In the novel "Journey to the Center of the Earth" Jules Verne sends his protagonists to the Snæfellsnes peninsula to start their descend into the planet´s core. So far even 150 years after the book was published no local tour operator offers this activity. So it seems there are other things you will have to do rather than going down the abyss and fighting giant lizards. Other options which come close to this experience are a large variety of day tours offered by many operators. The tour into vatnshellir cave ( which is on the Snæfellsnes peninsula) is one option, where you get to go below in Iceland. If you are only doing day trip to the peninsula in the west of Iceland especially during the winter time there are other tours which are highly recommended. Especially if you are travelling around Christmas and new year s eve. The days are very short for the guests visiting Iceland in December, so we would recommend to pick a shorter day trip.
Such as the south coast day tour which takes you out to see the magnificent waterfalls Skógafoss, Seljalandsfoss as well as the city of Vik in the south. During the tour you can also from the distance see the volcano Eyjafjallajökull, which in 2010 put many flights on hold. There are no news on people trying to descent through it to see the center of the earth, but who knows, maybe the eruption was only a big cover-up.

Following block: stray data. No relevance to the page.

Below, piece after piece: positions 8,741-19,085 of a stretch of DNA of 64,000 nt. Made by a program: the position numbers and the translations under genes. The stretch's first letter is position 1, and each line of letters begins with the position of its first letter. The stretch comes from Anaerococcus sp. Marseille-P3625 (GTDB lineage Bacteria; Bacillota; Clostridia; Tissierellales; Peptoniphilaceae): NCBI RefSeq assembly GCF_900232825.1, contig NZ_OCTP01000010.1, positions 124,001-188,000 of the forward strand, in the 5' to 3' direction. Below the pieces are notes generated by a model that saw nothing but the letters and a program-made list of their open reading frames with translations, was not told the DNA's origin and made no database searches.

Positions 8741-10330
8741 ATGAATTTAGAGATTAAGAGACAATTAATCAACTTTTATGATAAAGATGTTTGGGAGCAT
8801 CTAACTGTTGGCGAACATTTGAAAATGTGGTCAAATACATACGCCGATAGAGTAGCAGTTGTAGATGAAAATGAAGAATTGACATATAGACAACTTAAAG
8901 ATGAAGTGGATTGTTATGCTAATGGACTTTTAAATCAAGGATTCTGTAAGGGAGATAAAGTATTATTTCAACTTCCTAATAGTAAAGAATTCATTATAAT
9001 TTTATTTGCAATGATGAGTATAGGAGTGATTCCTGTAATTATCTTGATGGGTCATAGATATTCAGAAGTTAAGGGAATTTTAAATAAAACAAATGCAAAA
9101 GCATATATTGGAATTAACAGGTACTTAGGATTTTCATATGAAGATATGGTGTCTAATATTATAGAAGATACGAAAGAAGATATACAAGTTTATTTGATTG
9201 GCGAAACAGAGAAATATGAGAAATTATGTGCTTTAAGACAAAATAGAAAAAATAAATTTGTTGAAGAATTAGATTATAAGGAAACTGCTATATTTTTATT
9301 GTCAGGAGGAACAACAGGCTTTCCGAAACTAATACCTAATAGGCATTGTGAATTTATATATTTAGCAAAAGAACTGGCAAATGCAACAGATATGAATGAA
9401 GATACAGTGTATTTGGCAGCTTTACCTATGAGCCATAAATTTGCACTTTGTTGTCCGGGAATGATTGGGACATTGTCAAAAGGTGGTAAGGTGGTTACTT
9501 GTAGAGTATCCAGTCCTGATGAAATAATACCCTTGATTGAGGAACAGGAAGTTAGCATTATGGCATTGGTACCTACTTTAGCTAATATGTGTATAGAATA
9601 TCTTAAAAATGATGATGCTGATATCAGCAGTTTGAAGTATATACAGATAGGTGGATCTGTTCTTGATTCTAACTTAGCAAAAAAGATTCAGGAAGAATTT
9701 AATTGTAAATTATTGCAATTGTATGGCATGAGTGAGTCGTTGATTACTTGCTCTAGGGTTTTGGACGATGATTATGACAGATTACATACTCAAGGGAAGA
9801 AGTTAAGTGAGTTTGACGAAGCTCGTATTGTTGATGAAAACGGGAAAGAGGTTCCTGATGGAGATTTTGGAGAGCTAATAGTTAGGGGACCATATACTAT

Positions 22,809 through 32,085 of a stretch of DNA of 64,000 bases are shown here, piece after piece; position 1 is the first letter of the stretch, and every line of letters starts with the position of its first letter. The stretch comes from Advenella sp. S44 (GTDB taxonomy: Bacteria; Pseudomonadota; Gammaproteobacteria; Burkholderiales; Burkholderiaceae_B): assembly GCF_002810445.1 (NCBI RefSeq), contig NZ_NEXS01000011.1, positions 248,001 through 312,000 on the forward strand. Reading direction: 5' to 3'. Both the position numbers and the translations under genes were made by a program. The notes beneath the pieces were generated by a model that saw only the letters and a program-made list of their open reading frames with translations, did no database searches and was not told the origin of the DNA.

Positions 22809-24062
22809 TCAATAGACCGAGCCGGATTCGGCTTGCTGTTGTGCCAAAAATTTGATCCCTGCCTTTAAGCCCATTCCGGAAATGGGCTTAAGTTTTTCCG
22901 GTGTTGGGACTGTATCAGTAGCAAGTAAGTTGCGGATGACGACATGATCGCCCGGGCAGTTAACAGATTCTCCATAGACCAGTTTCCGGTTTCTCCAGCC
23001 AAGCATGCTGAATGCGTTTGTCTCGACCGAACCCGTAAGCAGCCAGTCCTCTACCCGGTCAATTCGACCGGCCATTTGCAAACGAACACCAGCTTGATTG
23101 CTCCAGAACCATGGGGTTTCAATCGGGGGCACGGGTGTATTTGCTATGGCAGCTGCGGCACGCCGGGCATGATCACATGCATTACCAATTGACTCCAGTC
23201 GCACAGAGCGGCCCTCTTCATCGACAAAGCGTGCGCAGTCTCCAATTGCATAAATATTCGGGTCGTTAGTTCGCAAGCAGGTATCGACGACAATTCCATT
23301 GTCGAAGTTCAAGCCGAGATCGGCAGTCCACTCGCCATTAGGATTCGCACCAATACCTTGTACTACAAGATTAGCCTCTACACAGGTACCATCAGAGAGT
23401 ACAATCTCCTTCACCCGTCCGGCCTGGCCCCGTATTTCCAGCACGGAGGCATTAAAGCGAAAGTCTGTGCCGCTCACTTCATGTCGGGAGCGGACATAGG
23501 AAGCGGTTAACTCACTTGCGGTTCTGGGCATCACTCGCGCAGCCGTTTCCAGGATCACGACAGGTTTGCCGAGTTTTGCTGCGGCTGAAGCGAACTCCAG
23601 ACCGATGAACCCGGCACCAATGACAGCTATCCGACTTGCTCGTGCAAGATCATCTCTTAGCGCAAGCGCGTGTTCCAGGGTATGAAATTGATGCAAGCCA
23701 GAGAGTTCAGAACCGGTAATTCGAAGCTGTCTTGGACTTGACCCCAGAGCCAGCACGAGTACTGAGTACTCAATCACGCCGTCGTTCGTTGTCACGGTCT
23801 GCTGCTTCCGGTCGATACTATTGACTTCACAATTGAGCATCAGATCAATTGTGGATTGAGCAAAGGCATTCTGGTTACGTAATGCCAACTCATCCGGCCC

And in between day trips you can stay in Reykjavik and see the cute little Christmas village it becomes in December. The streets in the center are brightly illuminated opposing the dark forces of winter bringing light to us. A special Idea in Reykjavik is always to go to one of the may geothermal swimming pools located in the city. Opposed to the blue lagoon they are cheaper and usually not as crowded. Few things are more relaxing than sitting in one of the hot tubs while it is freezing cold around you and see everything covered in Snow. If you want to be more active you can consider ice skating in Laugardalur, conveniently located next to the biggest swimming pool and a great Hot Dog Stand.
In downtown Reykjavik about thirty minutes walking from Laugardalur you will find the Oslo Christmas tree, beautifully positioned on Austurvöllur square outside the parliament. Decorated with Christmas lights and more.
Many winter visitors come in the hope to go ice caving which is a unique and special experience. Only problem being that most natural ice caves appear a bit too far away from Reykjavik to comfortably reach them and be back in Reykjavik in time for happy hour.
The other big winter attraction is going on a northern lights tour, which you can do after dinner. Either by boat ( with a bar) or by coach ( no bar but usually hot cocoa). These tours are no guarantee, but sure they enhance your chances to see the Aurora Borealis.
If you want to go on a boat tour and see something you can consider whale watching, the tours are operated all year, and also in winter you are able to experience the gentle giants in their natural habitat. An experience completely different from seeing their cousins in captivity perform at a water park.
For Icelanders an important tradition is going to see one of the may Christmas concerts. Most of them are held by famous Icelandic artists at Harpa concert hall. Afterwards they may go to ingólfstorg square and have a drink or two.